Potassium in Animal Nutrition

Potassium has been recognized as an essential nutrient in animal nutrition since its importance was pointed out by Sidney Ringer in 1883. Potassium is essential for life. Young animals will fail to grow and will die within a few days when the diet is extremely deficient in K.

Potassium is the third most abundant mineral element in the animal body, surpassed only by calcium (Ca) and phosphorus (P). Potassium concentrations in cells exceed the concentration of sodium (Na) by 20 to 30 times.

Outside the cell the reverse is true. Potassium comprises about 5 percent of the total mineral content of the body.
Muscle contains most of the total K in the bodies of animals (Table 1).

Potassium is contained almost entirely within the cells and is the most plentiful ion of the intracellular fluids. Potassium is found in every cell. It is present in tissues and cells only in ionic form (K+).

Functions of Potassium

Potassium functions in the intracellular fluids the same as Na does in the extracellular fluids. The major functions of K in the human and animal body are to:

  • maintain water balance
  • maintain osmotic pressure
  • maintain acid-base balance
  • activate enzymes
  • help metabolize carbohydrates and proteins
  • regulate neuromuscular activity (along with Ca)
  • help regulate heartbeat.

Potassium Deficiency

There are several causes of K deficiency: inadequate amounts of K in diet, K losses in digestive secretions caused by vomiting and diarrhea, high intake of Na, increased urination, and stress conditions. Potassium deficiency may commonly be manifested by depressed growth, muscular weakness, stiffness, decreased feed intake, intracellular acidosis, nervous disorders, reduced heart rate, and abnormal electrocardiograms.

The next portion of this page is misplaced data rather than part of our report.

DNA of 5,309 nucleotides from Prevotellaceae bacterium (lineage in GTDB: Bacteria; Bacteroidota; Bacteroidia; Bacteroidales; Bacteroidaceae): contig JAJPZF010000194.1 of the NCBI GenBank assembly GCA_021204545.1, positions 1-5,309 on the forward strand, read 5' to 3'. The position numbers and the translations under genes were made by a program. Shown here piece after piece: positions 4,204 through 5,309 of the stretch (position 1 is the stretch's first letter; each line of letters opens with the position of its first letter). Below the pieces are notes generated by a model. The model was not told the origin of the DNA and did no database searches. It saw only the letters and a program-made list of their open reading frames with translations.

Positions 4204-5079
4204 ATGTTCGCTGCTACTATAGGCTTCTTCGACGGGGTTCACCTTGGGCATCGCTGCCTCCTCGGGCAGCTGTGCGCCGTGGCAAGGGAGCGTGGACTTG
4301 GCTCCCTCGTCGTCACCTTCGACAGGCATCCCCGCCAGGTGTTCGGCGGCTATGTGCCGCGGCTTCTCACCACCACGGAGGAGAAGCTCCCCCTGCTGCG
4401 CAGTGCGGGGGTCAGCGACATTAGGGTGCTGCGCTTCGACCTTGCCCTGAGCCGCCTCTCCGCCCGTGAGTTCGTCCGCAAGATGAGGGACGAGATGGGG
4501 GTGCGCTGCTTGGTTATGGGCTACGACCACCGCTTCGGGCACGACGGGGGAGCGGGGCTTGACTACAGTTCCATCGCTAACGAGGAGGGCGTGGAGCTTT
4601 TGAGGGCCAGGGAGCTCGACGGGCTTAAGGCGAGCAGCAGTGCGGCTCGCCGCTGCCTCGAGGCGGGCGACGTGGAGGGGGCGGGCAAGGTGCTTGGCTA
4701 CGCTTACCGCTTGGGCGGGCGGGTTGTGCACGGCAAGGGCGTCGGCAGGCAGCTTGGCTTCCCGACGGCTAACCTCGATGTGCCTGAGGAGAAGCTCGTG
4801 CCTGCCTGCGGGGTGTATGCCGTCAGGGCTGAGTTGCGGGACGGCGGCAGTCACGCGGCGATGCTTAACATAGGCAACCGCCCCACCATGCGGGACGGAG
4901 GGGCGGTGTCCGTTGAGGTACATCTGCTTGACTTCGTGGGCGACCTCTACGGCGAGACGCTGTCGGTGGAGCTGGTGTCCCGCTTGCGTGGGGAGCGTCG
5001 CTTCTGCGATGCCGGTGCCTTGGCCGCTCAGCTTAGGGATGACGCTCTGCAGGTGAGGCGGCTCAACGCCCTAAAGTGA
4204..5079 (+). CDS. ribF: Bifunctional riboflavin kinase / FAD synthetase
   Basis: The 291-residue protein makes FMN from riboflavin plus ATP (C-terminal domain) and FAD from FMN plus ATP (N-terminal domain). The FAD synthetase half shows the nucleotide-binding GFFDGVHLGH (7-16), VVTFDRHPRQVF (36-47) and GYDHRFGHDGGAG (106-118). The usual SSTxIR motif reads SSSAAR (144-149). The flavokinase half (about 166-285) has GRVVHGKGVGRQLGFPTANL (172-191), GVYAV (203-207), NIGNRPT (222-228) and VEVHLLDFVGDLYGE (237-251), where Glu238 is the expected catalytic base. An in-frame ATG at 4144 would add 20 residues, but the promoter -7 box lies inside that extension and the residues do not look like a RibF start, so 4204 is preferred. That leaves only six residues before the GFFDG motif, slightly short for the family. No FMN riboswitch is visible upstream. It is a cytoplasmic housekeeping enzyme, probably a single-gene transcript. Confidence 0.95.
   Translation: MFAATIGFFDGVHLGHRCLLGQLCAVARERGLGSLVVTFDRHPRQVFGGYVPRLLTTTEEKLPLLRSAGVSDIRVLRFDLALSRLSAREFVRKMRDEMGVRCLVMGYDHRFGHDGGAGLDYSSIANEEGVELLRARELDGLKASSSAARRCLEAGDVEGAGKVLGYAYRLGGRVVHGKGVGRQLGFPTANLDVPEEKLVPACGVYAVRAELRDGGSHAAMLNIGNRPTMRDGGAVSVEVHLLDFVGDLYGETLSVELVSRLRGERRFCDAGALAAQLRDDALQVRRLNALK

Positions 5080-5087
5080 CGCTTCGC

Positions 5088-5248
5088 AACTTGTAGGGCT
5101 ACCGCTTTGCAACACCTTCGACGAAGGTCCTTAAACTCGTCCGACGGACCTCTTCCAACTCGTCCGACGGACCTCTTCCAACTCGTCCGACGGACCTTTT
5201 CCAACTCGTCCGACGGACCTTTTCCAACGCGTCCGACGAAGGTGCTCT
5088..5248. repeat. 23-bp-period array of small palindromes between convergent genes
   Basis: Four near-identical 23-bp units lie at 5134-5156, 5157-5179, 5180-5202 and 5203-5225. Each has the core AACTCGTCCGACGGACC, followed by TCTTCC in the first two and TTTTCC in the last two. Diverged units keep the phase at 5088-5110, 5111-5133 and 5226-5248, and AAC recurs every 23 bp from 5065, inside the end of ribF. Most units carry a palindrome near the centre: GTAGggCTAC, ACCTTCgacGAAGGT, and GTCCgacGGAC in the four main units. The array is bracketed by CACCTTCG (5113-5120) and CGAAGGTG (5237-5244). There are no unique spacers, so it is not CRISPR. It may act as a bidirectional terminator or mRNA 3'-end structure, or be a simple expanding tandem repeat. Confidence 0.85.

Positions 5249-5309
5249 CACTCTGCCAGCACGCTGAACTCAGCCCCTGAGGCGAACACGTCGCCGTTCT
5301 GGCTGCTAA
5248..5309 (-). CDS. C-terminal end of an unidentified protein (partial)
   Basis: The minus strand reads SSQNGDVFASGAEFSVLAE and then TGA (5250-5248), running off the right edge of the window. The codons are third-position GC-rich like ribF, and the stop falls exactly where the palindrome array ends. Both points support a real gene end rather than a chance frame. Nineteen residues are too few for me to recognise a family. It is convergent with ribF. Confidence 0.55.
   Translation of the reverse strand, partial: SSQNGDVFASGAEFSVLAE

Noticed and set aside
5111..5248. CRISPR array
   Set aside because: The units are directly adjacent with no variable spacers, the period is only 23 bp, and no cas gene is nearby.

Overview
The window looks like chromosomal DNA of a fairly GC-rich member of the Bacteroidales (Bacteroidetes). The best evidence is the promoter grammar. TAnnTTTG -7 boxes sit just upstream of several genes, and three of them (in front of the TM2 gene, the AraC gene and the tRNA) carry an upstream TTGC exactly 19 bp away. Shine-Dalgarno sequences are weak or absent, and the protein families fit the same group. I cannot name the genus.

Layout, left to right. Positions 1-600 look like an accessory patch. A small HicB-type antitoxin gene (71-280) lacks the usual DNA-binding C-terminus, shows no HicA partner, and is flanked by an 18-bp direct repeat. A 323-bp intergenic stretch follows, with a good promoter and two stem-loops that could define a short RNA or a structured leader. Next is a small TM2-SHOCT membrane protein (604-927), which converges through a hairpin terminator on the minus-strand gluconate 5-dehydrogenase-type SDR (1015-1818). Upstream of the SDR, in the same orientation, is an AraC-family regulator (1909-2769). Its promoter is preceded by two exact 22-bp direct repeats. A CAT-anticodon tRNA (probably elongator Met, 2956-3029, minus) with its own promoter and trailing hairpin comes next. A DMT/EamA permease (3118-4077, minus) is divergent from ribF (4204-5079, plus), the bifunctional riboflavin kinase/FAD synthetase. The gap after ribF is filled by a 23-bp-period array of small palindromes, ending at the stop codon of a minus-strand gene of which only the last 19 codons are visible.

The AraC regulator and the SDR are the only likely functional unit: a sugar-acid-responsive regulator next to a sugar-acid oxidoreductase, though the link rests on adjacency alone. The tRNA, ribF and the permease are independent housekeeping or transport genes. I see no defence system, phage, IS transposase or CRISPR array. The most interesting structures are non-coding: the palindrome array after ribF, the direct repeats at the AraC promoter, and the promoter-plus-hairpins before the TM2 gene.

The first sign of K deficiencyis reduced feed intake. Many of the other signs stem from reduced feed intake. Potassium must be supplied in the daily ration because it is a mobile nutrient and there are not any appreciable reserves.

Potassium Uptake and Control

Potassium is absorbed in the small intestine. Its availability in digestion is nearly 100 percent. Most K is lost or excreted in urine.

Potassium (K) is essential for human and animal life. Potassium is involved in many body functions and is required for proper muscle development. Adequate K is also important for good heart function. The recommended daily allowance (RDA) of K varies depending on species, stage of growth, and level of other dietary minerals.

TABLE 1. Concentration and distribution of K in animal body.

Tissue or organ K&nbsp meq/kg K&nbsp %
Muscle 110.0 56.0
Skin 58.6 11.1
Digestive tract 96.6 5.6
Liver 95.0 5.3
Red blood cells 4.2 106.0
Blood plasma 4.2 2.2
Brain 98.6 1.4
Kidney 77.6 0.9
Lung 79.3 0.5
Spleen 130.0 0.4
Heart 77.8 0.4
Bones and other 12.6

There is a small amount lost in perspiration. Kidneys play the most important role in maintenance and control of K. Under stress conditions the kidneys tend to excrete more K and conserve more Na.

Potassium in Human Nutrition